Image of the Week

 

Gaia's first Photo shooting of James Webb

 

 

Figure 1: The orbits of Gaia and the James Webb Space Telescope. Left: The distance in kilometers between the two spacecraft as function of time during the first two years of Webb’s stay at L2. The red line indicates the event of February 18. Center: The relative sizes and locations of the Gaia orbit (yellow) and the James Webb orbit (white). In this view the Earth is located to the left, not far outside the frame. Gaia’s Lissajous loops have the Lagrange point L2 right in their center, while the James Webb’s halo orbit loops on average are closer to Earth by about 100 000 km. Right: The observation geometry on February 18. The red line indicates the annual path of L2 around the Earth. The sizes and orientations of the two spacecraft icons are not realistic. Image credits: ESA/Gaia/DPAC, CC BY-SA 3.0 IGO.

 

In early 2014, ESA’s space astrometry spacecraft Gaia arrived at its working place near the Earth-Sun Lagrange point L2, about 1.5 million km from the Earth and always in the direction opposite to the Sun. Almost exactly eight years later, in late January 2022, the James Webb Space Telescope took its station at L2, where the combined gravitational attraction of Earth and Sun allow spacecraft to follow their home planet Earth around the sun, for several years and with almost no fuel expenses.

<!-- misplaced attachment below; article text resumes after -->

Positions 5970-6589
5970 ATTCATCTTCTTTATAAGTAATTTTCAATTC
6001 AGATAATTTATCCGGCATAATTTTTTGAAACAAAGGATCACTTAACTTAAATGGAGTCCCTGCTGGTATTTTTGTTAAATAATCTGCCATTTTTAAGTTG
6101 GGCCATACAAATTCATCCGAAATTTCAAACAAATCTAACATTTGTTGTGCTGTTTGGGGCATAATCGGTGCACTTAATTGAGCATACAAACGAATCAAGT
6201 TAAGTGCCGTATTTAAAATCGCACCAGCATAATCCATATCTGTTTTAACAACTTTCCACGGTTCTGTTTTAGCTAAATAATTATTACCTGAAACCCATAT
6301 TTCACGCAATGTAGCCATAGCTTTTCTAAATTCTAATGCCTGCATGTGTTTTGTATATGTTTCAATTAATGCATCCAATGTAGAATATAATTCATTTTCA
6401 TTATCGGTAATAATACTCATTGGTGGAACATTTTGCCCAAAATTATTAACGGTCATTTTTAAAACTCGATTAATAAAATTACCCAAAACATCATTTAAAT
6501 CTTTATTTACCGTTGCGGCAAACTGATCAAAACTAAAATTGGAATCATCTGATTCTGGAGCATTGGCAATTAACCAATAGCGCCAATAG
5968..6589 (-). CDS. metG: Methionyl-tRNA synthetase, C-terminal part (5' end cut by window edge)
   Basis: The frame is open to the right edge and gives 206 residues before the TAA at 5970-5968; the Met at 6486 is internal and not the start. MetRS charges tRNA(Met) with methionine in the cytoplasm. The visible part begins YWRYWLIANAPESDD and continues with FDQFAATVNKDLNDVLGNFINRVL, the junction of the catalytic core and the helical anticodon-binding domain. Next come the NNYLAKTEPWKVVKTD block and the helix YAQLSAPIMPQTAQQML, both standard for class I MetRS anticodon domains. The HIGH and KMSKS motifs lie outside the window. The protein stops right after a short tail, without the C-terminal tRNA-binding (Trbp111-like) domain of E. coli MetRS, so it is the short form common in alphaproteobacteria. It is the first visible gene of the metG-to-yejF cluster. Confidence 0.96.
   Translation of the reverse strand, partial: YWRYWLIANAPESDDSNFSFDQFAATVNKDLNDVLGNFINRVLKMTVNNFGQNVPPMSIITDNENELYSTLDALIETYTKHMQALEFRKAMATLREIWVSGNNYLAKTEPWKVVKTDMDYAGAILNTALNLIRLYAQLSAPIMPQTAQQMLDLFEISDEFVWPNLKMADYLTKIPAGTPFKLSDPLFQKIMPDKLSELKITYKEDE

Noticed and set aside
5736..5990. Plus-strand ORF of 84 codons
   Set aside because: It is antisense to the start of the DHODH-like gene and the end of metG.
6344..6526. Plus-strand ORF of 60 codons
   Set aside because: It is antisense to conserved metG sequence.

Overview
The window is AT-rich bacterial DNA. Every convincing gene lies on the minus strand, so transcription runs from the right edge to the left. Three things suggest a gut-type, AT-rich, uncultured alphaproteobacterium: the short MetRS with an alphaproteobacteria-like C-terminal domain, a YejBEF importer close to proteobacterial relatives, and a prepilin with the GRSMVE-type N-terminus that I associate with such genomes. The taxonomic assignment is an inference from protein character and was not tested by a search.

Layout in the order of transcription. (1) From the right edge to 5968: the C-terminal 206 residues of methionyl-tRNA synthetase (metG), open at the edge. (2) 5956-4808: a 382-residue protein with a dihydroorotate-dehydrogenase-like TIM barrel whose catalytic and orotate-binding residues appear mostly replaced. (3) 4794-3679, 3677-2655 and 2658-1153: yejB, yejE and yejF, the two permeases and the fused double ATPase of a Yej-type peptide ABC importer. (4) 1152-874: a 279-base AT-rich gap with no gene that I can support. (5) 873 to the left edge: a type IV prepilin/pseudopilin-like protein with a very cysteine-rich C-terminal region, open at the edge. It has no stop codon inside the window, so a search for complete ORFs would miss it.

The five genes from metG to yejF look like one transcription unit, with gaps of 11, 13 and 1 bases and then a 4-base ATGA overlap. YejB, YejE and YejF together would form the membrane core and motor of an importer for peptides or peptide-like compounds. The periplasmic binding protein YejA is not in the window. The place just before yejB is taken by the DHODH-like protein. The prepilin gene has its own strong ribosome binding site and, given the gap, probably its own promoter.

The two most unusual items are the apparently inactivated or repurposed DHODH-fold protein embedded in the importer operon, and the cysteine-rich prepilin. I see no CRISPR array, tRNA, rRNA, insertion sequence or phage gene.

Already a few weeks before that arrival, some Gaia experts realised that during Gaia’s continuous scanning of the entire sky, its new neighbour at L2 should occasionally cross the fields of view of Gaia's telescopes. A quick back-of-the-envelope calculation showed that it might be bright enough – as seen from Gaia – to be automatically detected by the on-board measuring algorithms. Every six hours, Gaia scans a narrow 360-degree strip around the entire celestial sphere. The successive strips are slightly tilted with respect to each other, so that every few months the entire sky is covered by them – touching everything that’s there and that’s bright enough to be seen by Gaia, including about two billion stars, and hopefully also the James Webb.

 

Animation illustrating the Gaia's scanning law. Credit: ESA - C. Carreau

 

As soon as the operational orbit of Webb became sufficiently well known, specific predictions could be calculated. It turned out that the two spacecraft would always be quite far from each other – between 400,000 and 1,100,000 km apart (see Figure 1) – but that dozens of such photo shooting opportunities would arise over the remaining 3 to 4 years lifetime of Gaia. Due to the permanently large separation between the two cousin observatories, it was clear from the beginning that the Webb spacecraft would invariably just be a tiny, faint speck of light in Gaia’s telescopes without any details visible. But wouldn’t it be nice anyway? A real first in the history of scientific spaceflight: One great observatory capturing a completely unrelated second one, both in their operational locations, both far out in space, both not near any planetary surface.

 

Visualisation of the orbits of the space telescopes Gaia and James Webb. Visualisation credits: ESA/Gaia/DPAC - CC BY-SA 3.0 IGO. Acknowledgements: Video created with Gaia Sky (developed by Toni Sagristà), edited by Stefan Jordan and Ulrich Bastian.

 

The first such event was predicted to occur on 18 February 2022 already, and it was foreseen to be an unfavourable one: The separation turned out to be 1.02 million kilometers - almost the maximum possible - and the viewing angle towards Webb’s huge sunshield to be almost edge-on. Very little reflected sunlight was expected at Gaia. The scientifically bright Webb observatory for once would look very dim.